After several months of planning, it was finally time earlier this month for us to take our trip to Rome.

Our itinerary for the flight to Rome was not what I wanted, but it was the best I could get when using miles to pay for the flight. We’d leave Austin at 9:30 a.m., arriving at JFK at 2:10 p.m. That was okay. The problem was with the next part of the trip: our Rome flight wouldn’t leave until 8:50 p.m., giving us an almost 7 hour layover.  That was not what I wanted, but it was the best I could do with the miles I had. (I used 30,000 miles for each of us to get from Austin to Rome. I would have had better scheduling options if I had paid 60,000 miles for each of us, but I did not have enough miles in my account to cover that. )

A friend picked us up at the house at 6:30 a.m. to take us to Austin-Bergstrom International Airport. Thankfully rush hour traffic did not delay us very much and we arrived at the airport at 7:15. We entered the terminal and went to the American Airlines First Class check-in line. (We were flying coach, but one of the benefits of Platinum status is the ability to use the First Class line which should be much shorter than the regular coach line.)

AA had two agents checking in passengers on the First Class line which should have been enough, but it wasn’t on this day. One of the agents was helping a family with their reservations. The passengers could not speak English very well; the agent was helping them when we got on line, and was still helping them when we finished our check-in 20 minutes later.

We cleared security and went to the Admirals Club. My membership had expired and I wanted to renew it for another year. American had sent me an email offering me the chance to renew; if I did they would give me two luggage tags. I managed to pass on that offer. Instead, I wanted to renew on this date at the club for a couple of reasons. First, the club gets credit for each member who renews at the club instead of online. The AAngels at the Austin club have been so nice to me that I wanted to return the favor by helping them get credit for my renewal.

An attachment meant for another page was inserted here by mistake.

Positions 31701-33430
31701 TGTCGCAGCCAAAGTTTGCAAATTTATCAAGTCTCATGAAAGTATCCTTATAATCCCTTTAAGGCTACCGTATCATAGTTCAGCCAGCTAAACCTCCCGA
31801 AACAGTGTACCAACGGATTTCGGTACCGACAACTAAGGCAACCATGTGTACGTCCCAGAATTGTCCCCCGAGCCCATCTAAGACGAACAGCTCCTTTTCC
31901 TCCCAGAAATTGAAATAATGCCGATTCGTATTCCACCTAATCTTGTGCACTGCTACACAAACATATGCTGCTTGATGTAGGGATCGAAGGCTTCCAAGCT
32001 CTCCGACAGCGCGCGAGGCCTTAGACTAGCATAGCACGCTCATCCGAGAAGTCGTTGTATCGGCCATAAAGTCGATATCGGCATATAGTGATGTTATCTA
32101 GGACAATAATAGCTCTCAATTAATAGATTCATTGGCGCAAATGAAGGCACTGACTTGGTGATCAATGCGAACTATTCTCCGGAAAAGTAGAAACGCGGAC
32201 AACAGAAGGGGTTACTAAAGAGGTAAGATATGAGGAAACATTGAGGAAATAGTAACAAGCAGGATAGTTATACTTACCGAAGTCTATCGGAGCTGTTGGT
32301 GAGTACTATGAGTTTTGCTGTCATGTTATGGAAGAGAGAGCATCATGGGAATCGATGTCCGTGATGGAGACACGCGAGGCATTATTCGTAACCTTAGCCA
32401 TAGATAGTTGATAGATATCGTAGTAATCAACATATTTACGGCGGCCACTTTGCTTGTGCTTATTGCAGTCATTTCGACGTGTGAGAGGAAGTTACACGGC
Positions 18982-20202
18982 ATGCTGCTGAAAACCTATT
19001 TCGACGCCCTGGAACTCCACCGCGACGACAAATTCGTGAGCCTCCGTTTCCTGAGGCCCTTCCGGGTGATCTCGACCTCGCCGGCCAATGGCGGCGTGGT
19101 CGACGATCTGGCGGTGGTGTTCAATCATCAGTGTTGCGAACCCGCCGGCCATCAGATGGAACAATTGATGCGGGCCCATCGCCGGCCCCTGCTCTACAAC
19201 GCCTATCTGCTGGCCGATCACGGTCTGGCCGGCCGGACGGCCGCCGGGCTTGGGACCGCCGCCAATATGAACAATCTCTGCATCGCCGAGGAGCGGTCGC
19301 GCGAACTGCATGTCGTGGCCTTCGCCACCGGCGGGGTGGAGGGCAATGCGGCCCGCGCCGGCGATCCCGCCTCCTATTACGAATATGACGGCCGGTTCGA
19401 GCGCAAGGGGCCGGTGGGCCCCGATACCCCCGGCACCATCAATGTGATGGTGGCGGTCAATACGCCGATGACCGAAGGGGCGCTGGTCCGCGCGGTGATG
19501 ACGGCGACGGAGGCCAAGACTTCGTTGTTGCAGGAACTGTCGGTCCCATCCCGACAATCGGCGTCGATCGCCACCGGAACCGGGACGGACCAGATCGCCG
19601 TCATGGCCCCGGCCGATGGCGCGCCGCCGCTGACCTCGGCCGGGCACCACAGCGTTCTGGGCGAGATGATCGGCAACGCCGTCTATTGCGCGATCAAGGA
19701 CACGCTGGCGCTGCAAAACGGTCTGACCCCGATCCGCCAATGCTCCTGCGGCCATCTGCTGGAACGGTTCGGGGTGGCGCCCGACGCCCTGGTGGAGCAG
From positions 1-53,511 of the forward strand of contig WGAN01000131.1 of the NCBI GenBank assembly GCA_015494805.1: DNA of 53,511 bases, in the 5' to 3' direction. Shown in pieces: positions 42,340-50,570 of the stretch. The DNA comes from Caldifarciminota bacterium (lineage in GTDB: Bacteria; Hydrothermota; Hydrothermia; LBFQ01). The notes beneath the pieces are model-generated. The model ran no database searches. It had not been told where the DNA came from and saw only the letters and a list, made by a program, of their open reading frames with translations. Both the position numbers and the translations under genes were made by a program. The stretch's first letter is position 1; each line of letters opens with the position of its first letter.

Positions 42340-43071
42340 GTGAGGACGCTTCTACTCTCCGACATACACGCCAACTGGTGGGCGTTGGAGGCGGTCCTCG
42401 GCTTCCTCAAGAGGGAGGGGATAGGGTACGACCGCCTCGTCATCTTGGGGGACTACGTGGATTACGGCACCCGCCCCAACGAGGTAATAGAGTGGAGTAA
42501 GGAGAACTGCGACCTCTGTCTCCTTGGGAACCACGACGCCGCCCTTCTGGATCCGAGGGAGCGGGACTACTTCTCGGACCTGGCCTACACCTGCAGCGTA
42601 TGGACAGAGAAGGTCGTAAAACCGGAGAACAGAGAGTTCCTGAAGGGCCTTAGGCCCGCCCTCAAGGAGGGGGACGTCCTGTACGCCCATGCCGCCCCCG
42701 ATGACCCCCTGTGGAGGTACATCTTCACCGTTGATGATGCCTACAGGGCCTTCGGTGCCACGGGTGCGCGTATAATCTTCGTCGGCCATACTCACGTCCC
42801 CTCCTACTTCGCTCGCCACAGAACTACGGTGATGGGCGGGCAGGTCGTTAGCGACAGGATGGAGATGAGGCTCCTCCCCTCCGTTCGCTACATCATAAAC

Second, since I had earned Platinum status, they would reduce the renewal fee by $100. I thought that was a good deal, but the AAngel told me even more. American Airlines has long been the Official Airline of Susan G. Komen for the Cure®, October is National Breast Cancer awareness month. Since I was renewing in October, American would reduce my fee by another $25 and donate $25 to the Komen foundation. So, I got the extra discount and money went to a good cause. Well done.

We soon boarded our nonstop flight to JFK in New York. We were on a 737-800, one of the newer planes in the fleet. The 737s are replacing the MD-80s and there are a variety of good reasons for them to do that. But there is one thing I will miss about the MD-80; the left side of the plane has only two seats; my wife and I could have a row to ourselves. The 737 is three-across on both sides of the plane, so a row of our own probably won’t happen.

However, one of the benefits that American offers its elite passengers is the chance to have a row for themselves. I reserved the window and aisle seats for us with the hope that the middle seat would not be taken. AA tries to keep those middle seats open as long as possible as a benefit to its elite members. Sure enough it worked this time, the middle seat remained open and we had the row to ourselves.

We had a smooth flight to JFK. One of the things I find interesting about a flight from Texas to the New York City area is the route. Instead of flying a direct route to New York, we go east to Atlanta, then turn north following the eastern seaboard to the New York area.

We arrived in New York on time, and began our long wait for the Rome flight. We went to the Admirals Club for lunch. The dining area offers a great view of American’s operations at JFK.